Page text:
More on, “What do we still have to do??”

question1440x690So, to recap from the previous post –

  1. God’s standard is not a list of rules. It’s LOVE.
  2. Human beings are totally messed up and unable to love very well.
  3. So we need someone to bring justice into the pain we’ve caused, and…
  4. Do something for us so we can belong in God’s Circle of Love.

Enter Jesus. We are very familiar with the fact that he died for our sins. But the second part seems to be something that isn’t talked about a lot in evangelical circles. Jesus lived a perfect life and that was for us, too. He accomplished on our behalf what we will never be able to, and the Father was delighted!

So what happens is we are let off the hook and receive mercy, and we receive the huge gift of a perfect human life credited to our account. Is that Grace with a capital “G” or what?! Paul says that we now stand in grace – we are in good standing with God. There is no more to be done to earn God’s approval. God is satisfied, completely satisfied. As Jesus said, “It is finished.”

In some circles, grace like that is regarded as a bad idea, a dangerous message, because where is the motivation to shape up and become better people? Everyone knows self-improvement is the name of the game. Some form of good works to earn God’s approval is highly desirable; it’s man’s natural religion.

But….once you truly get hold of the reality that you will never be able to do enough to make God happy, then the truth of the Gift is a staggering relief. We are accepted in the Beloved. Imagine that – we are brought into the embrace of the very same tender, passionate, focused love that the Father has for the Son! John exclaims, “How great is the love the Father has lavished on us!”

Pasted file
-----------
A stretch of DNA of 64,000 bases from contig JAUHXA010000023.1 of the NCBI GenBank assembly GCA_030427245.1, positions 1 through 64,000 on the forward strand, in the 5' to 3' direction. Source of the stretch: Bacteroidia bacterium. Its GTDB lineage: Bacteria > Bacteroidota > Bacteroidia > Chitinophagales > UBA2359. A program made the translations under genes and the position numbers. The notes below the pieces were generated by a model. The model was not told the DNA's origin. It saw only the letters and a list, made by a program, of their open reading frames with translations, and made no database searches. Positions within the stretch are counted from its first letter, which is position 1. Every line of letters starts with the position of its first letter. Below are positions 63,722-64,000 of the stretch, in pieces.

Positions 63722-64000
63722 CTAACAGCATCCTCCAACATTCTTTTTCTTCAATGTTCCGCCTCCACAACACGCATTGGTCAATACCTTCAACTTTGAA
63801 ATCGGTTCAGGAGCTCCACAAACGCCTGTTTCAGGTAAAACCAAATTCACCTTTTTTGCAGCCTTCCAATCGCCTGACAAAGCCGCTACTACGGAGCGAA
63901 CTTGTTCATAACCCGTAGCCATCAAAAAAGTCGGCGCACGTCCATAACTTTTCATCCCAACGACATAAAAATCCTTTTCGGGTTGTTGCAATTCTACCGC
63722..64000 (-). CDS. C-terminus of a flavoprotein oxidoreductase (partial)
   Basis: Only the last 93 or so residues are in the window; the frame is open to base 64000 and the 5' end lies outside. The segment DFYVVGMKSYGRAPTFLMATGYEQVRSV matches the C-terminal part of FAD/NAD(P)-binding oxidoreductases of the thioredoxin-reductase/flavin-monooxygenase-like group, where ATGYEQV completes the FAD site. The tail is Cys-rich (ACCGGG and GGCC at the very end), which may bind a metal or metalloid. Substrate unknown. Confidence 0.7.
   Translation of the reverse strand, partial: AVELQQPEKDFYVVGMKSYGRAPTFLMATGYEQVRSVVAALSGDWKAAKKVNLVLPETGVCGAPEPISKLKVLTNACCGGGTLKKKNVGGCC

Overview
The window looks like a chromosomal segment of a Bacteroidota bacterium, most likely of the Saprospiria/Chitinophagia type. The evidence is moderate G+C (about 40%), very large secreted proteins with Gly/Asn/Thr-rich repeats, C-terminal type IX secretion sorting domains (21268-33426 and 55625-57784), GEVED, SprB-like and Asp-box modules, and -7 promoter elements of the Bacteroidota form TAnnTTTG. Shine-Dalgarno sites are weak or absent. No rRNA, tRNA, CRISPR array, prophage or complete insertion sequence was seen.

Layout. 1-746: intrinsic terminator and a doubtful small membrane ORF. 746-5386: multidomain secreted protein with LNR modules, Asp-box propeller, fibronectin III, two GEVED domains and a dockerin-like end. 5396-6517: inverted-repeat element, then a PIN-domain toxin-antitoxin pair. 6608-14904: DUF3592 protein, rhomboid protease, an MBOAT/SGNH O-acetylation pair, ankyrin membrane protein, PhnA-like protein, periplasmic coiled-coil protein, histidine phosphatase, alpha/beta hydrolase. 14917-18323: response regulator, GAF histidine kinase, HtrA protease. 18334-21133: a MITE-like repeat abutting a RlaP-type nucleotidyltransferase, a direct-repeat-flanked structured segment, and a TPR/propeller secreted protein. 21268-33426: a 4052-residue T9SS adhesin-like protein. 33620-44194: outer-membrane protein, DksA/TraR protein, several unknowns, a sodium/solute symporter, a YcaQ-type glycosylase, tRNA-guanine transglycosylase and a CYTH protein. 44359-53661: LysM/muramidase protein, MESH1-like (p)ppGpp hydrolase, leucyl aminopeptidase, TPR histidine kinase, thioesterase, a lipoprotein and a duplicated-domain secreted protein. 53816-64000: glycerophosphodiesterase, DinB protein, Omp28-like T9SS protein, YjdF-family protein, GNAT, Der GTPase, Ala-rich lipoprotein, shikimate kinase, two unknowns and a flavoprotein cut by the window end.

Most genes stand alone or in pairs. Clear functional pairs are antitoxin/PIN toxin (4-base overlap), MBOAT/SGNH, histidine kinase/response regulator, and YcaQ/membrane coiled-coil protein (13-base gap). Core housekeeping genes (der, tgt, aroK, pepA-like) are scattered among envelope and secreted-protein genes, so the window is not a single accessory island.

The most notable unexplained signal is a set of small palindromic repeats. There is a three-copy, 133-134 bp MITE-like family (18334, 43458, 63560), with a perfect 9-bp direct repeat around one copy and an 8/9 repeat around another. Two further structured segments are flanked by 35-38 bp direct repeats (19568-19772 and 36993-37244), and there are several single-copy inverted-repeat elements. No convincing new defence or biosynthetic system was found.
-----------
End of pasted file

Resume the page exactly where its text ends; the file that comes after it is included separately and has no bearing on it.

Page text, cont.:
Believing and receiving that kind of love brings security and rest and peace and happiness. It provides the deep soil of connection and worth in which we can grow. It’s the environment in which human beings are designed to flourish. Infants fail to thrive when cuddles and delighted smiles are missing, no matter how well they are cared for; babies who are loved develop and grow. The same is true of our souls, from birth till death.

Being so loved, then, is the context for the New Testament “commandments”. The “do’s” are a result of God’s love, they don’t earn it. Paul reinforces this in most of his letters, expounding the gospel in the first chapters, and only after that giving instruction on the Christian life in the latter chapters. There is a handy way of describing this order – first the indicatives, then the imperatives.

This casts the imperatives in a completely different light. They come AFTER the good news, the Gift. They grow organically out of Love. Being loved, you become more loving. As John says, “We love, because he loved us first.” Growing in grace means understanding and receiving more and more deeply the meaning and extent of the love of God, and loving people more as you grow in grace.

Your attitude toward people begins to change. You want to help, you don’t want to hurt, you want to be more patient, there are people you want to pray for…and there you are, involved in the main things we are instructed to do, but from an entirely different motivation. It’s not about us trying to achieve “sonship” to make ourselves acceptable; it’s focused outwardly on God and neighbor.

And it puts an entirely different aspect on guilt. You still feel it, of course, because you don’t love perfectly, you’ve failed in many respects. But that is not the same as guilt for having not done enough to achieve spiritual stature and earn God’s approval. When you let yourself off the performance hook, trying to do stuff perfectly and do enough of it, and instead allow yourself to simply grow in grace as you live your normal life learning to love better, guilt becomes manageable. You confess it to God, ask for grace to do better, and go on.